“Zero Overhead” Z80 Computer Focuses On Performance


There’s something quite satisfying about building your own computer. Nowadays, constructing your own desktop PC is relatively easy, so if you really want to get your hands dirty, you have to take a step back in time and give some vintage hardware a spin.

[YT2095] has spent a good portion of the last two months building a computer based on the classic Z80 CPU. His machine, called “Z Eighty Development” or “ZED” for short is an amazing build, and most definitely a labor of love. He has put an estimated 700+ hours into this machine and it’s a beaut! When closed, the machine is pretty unassuming, but once he folds down the keypad, you can see that all of his time has been put to good use.

Most of the board’s components are connected together via wire wrap, including the large 48k memory card he built, as you can see from the link above. The wide array of add on cards all work together to accomplish his goal of “zero overhead” – freeing up the Z80 from having to do any unnecessary processing, such as I/O, etc.

It’s quite an impressive build, and ranks up there with some of the best Z80 based computers we have seen through the years.

33 thoughts on ““Zero Overhead” Z80 Computer Focuses On Performance

  1. I too appreciate the elegance of wire wrapping on the component side using male headers. Wondering if it is just plain old perfboard with the headers glued down or if their are solder pads on the backside to secure the headers & sockets.

  2. Woops! If I’d read more carefully his method is described as a “soldering/wire-wrap hybrid that Top wires circuit”. Not only would this way be cheaper than traditional wire wrap sockets, but much easier than flipping and connecting on the backside which is a pain and error prone.

  3. @Joe :Come on, the Crysis thing is a classic. I lol’ed. But seriously, this is pretty awesome. I love the z80, and the zero overhead is a really amazing feature. Maybe it would run Crysis?

  4. I wonder if he’s ever going to make an mp3 addon card. Or wire one of these up to it: http://excamera.com/sphinx/gameduino/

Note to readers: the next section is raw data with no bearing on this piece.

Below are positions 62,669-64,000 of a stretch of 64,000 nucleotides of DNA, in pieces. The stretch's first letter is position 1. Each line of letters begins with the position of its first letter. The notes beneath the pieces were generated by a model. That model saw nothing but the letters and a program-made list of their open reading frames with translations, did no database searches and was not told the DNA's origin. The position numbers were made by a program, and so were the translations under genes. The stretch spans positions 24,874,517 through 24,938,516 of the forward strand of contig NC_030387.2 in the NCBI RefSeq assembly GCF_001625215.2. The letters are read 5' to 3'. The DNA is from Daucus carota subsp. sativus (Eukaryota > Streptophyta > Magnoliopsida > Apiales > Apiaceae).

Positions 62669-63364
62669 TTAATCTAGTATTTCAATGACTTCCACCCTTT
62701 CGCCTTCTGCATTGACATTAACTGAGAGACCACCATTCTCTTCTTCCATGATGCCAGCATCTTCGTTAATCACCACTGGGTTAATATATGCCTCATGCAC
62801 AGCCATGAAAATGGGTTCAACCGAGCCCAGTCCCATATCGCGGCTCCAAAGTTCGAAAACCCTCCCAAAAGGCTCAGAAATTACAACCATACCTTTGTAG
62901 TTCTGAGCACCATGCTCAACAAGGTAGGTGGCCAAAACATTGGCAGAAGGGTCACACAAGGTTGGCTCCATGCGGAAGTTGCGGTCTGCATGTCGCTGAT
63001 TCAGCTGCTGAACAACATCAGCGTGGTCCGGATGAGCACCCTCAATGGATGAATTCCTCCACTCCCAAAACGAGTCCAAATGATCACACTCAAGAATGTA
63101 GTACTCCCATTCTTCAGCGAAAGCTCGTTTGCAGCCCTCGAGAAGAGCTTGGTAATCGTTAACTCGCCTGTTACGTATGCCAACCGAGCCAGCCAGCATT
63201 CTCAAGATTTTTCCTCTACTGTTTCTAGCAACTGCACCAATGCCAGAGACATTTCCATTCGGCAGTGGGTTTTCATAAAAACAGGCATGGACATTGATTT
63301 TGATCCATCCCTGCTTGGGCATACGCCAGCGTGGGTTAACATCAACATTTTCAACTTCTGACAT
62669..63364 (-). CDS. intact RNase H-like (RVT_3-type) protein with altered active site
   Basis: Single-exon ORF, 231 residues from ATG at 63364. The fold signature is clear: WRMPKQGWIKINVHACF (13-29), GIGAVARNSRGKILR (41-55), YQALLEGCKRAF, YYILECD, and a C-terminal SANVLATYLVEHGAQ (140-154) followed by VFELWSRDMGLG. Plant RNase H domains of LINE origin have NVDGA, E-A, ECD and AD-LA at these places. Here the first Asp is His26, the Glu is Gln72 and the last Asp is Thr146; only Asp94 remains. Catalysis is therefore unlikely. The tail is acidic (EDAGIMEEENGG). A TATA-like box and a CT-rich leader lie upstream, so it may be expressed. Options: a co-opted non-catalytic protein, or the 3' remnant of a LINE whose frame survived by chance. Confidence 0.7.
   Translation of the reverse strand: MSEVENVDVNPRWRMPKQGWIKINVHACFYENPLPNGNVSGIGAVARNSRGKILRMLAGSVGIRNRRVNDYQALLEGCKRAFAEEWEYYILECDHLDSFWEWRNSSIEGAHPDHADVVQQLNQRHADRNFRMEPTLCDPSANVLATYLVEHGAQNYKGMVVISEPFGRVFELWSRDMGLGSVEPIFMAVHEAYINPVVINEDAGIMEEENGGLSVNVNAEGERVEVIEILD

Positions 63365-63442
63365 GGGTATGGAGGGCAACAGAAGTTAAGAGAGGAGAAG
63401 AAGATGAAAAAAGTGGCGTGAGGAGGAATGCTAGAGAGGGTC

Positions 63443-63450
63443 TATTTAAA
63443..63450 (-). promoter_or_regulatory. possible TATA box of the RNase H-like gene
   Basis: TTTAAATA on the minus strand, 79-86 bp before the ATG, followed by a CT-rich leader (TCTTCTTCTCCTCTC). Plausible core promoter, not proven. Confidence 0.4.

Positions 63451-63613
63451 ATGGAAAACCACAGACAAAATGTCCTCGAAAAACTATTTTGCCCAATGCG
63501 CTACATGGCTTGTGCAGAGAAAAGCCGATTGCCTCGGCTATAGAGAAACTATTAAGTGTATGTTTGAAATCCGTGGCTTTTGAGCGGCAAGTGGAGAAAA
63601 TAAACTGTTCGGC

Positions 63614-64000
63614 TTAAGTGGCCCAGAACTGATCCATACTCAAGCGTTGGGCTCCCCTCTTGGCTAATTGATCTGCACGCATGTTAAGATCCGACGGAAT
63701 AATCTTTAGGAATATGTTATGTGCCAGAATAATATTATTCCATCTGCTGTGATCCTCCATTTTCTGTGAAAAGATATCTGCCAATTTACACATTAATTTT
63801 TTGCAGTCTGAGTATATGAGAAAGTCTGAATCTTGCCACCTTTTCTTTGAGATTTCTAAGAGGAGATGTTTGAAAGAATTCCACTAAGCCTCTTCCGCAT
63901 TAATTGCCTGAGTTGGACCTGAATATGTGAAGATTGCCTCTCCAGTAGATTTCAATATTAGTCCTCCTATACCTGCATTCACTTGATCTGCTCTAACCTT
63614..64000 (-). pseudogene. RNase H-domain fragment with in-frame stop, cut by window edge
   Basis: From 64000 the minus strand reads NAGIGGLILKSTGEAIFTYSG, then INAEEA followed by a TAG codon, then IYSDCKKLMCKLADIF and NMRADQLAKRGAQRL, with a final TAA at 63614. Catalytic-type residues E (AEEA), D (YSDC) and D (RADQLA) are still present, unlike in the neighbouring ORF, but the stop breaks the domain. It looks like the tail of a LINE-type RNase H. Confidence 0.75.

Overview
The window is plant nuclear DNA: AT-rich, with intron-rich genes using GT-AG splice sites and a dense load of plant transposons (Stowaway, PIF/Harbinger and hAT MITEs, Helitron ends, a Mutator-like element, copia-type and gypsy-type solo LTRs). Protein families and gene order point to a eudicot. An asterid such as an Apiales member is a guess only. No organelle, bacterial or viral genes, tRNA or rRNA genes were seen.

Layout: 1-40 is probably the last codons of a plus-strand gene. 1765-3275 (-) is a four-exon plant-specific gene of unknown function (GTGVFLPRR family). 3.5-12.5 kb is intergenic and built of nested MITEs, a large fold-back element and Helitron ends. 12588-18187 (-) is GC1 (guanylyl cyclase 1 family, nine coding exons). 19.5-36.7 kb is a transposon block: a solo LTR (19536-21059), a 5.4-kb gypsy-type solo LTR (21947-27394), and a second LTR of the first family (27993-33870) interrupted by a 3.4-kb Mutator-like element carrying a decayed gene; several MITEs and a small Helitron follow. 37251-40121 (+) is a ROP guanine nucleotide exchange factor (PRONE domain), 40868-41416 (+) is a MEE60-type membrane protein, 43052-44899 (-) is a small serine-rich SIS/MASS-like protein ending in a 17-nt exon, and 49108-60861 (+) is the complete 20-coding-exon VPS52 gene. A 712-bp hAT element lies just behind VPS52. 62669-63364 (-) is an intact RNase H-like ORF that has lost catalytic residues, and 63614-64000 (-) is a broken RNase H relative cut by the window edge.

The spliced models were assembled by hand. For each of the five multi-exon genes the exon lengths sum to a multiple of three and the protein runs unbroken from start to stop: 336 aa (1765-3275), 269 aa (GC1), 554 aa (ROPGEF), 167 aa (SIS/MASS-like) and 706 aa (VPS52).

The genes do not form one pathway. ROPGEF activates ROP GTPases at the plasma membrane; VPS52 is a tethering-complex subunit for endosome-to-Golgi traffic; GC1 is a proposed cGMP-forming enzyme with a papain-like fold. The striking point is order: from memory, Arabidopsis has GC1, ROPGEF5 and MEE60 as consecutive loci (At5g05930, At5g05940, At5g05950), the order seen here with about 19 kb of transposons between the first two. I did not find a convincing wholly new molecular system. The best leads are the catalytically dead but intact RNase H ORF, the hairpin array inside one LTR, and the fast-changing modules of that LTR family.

Yeah, it would be a little pointless to have a board with a fpga that you could implement the entire computer on running just the graphics. It’d still be cool. And he wants zero overhead and to offload as much as possible from the Z80 cpu….

  5. Holy hell. Forget building something ‘half as good’ — I wish I could just build one of those freakin boards he’s using! Or even half of one! But then, guess I’ve always been more of a software guy than hardware. But hell, this is….wow.

  6. Hey YT… Instead of using lookup tables to create your sine waves.. you should dig up some old C=64s and rip out a couple SID sound chips. Hook yourself up with some multi-voice, polyphonic “retro sound”. :)


  7. @JD,

    The 700 hour figure was an estimate on our part, though it should be *fairly* accurate. He says that it was the product of “2 months work, often 12 hours a day”. That comes to about 700 hours, give or take a few.

    If it was less than 700 hours, it makes it all the more impressive, imho. That’s a hell of a lot of work no matter how you cut it.

  8. This guy needs to start a PC company to compete with big brands like Dell and Toshiba. If he can redesign a high quality PC with Zero Overhead nothing before could compare to it.

  9. I wouldn’t mind to put something like this together. Granted that I’m no EE, but I don’t think it would be too hard. Just wire the pins to the right ones.

    Just all those wires… GOD! Blow out a few chips. I would be like fuck it. It’s time to learn some CAD software!

  10. “bandwidth exceeded”, The ugly on relying on free, and/or the least expensive paid web services shows it’s ugly head. Hard telling when the freebanders page/post will be available for viewing. Instructables may not be that bad after all, I never have read about a complaint with a bandwidth exceeded message in regards to a project hosted there. Perhaps Google Docs would be an alternative?